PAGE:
Mole — Moles are members of the mammal family Talpidae in the order Soricomorpha. Moles live underground and burrow holes. Some species are aquatic or semi-aquatic. Moles have cylindrical bodies covered in fur with small or covered eyes; the ears are generally not visible. They eat small invertebrate animals living underground. Moles can be found in North America, Europe and Asia.
Male moles are called boars; females are called sows. A group of moles is called a labor. Since at least the era of Early Modern English the mole was also known in the UK as a “moldywarp” or “moldywarpes” (plural).
A mole’s diet primarily consists of earthworms and other small invertebrates found in the soil. The mole may also occasionally catch small mice at the entrance to its burrow. Because their saliva contains a toxin that can paralyze earthworms, moles are able to store their still living prey for later consumption. They construct special underground “larders” for just this purpose; researchers have discovered such larders with over a thousand earthworms in them. Before eating earthworms, moles pull them between their squeezed paws to force the collected earth and dirt out of the worm’s gut.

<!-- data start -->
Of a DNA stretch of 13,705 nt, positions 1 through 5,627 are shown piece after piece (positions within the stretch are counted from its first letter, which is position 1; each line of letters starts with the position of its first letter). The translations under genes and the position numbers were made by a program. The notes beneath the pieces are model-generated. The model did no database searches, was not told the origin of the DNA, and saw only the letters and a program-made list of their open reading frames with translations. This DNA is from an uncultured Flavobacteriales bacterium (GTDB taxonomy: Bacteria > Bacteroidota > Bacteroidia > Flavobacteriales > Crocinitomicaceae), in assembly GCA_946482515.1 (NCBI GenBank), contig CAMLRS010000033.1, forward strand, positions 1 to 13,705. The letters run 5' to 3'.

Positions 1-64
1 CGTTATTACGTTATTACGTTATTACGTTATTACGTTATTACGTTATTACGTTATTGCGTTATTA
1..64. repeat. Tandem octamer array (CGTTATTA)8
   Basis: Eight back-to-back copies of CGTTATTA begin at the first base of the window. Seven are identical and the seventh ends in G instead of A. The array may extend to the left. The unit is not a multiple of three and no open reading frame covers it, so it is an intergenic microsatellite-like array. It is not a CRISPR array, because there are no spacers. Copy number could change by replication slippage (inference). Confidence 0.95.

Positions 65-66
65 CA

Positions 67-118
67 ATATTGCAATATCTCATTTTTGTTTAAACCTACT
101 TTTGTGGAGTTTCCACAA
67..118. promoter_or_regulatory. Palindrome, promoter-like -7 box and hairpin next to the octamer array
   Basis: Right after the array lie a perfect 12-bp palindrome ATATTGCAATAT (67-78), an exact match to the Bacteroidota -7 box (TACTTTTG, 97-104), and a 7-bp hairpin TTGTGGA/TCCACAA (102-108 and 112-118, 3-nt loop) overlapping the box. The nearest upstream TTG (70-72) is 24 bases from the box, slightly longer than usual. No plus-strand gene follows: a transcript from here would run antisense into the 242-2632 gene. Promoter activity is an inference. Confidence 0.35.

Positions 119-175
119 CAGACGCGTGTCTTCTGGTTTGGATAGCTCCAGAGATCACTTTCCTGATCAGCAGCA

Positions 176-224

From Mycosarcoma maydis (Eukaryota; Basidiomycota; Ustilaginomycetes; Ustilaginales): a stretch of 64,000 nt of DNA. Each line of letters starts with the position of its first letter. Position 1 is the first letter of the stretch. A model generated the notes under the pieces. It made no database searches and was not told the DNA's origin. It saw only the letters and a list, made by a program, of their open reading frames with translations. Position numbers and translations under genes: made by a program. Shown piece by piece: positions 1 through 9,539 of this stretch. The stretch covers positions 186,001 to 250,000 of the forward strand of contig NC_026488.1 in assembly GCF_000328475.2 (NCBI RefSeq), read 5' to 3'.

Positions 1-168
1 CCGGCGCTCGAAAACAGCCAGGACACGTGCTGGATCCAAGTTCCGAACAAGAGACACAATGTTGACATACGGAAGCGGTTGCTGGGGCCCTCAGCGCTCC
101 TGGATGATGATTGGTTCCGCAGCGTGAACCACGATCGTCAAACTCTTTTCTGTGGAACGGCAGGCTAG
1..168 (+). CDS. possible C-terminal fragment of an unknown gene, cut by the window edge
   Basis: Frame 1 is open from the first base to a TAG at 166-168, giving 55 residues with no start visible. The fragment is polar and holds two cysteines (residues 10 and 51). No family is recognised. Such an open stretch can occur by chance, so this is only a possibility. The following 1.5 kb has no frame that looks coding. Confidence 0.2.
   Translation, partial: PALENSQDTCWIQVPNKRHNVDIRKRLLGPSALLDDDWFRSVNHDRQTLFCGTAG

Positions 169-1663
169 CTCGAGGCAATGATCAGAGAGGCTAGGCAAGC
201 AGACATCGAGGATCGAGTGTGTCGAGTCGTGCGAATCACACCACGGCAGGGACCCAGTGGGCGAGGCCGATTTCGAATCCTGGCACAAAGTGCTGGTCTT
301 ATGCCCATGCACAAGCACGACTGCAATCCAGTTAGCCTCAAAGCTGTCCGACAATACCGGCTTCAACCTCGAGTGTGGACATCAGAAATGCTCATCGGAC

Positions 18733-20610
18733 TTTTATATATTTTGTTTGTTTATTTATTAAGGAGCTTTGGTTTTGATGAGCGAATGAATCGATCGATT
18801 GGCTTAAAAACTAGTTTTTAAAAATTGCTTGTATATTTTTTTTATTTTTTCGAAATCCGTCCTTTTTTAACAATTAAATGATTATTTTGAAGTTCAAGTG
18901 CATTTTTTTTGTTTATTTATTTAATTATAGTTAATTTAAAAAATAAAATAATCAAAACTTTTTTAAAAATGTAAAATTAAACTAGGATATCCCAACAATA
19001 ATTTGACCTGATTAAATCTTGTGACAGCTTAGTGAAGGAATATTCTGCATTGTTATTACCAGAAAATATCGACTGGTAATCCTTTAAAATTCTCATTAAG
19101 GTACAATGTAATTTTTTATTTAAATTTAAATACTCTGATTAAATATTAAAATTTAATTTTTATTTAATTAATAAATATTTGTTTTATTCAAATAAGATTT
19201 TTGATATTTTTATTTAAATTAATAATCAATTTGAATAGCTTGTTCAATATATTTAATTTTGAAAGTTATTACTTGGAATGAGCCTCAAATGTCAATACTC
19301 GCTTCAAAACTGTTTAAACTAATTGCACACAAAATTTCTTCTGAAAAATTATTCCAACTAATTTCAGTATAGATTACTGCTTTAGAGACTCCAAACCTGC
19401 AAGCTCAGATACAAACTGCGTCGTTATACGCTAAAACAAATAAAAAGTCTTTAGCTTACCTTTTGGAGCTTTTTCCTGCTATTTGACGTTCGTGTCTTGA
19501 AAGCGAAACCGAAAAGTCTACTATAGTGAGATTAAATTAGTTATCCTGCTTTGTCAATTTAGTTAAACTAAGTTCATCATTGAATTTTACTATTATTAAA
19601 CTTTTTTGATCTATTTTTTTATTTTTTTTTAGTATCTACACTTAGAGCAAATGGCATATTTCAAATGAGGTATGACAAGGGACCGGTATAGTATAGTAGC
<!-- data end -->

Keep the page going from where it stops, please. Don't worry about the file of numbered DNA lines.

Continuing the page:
The Star-nosed Mole can detect, catch and eat food faster than the human eye can follow (under 300 milliseconds).
The eyes of moles and of some burrowing rodents are rudimentary in size, and in some cases are quite covered by skin and fur. This state of the eyes is probably due to gradual reduction from disuse, but aided perhaps by natural selection. In South America, a burrowing rodent, the tuco-tuco, or Ctenomys, is even more subterranean in its habits than the mole; and I was assured by a Spaniard, who had often caught them, that they were frequently blind. One which I kept alive was certainly in this condition, the cause, as appeared on dissection, having been inflammation of the nictitating membrane. As frequent inflammation of the eyes must be injurious to any animal, and as eyes are certainly not necessary to animals having subterranean habits, a reduction in their size, with the adhesion of the eyelids and growth of fur over them, might in such case be an advantage; and if so, natural selection would aid the effects of disuse. (Charles Darwin, The Origin of Species, Laws of Variation).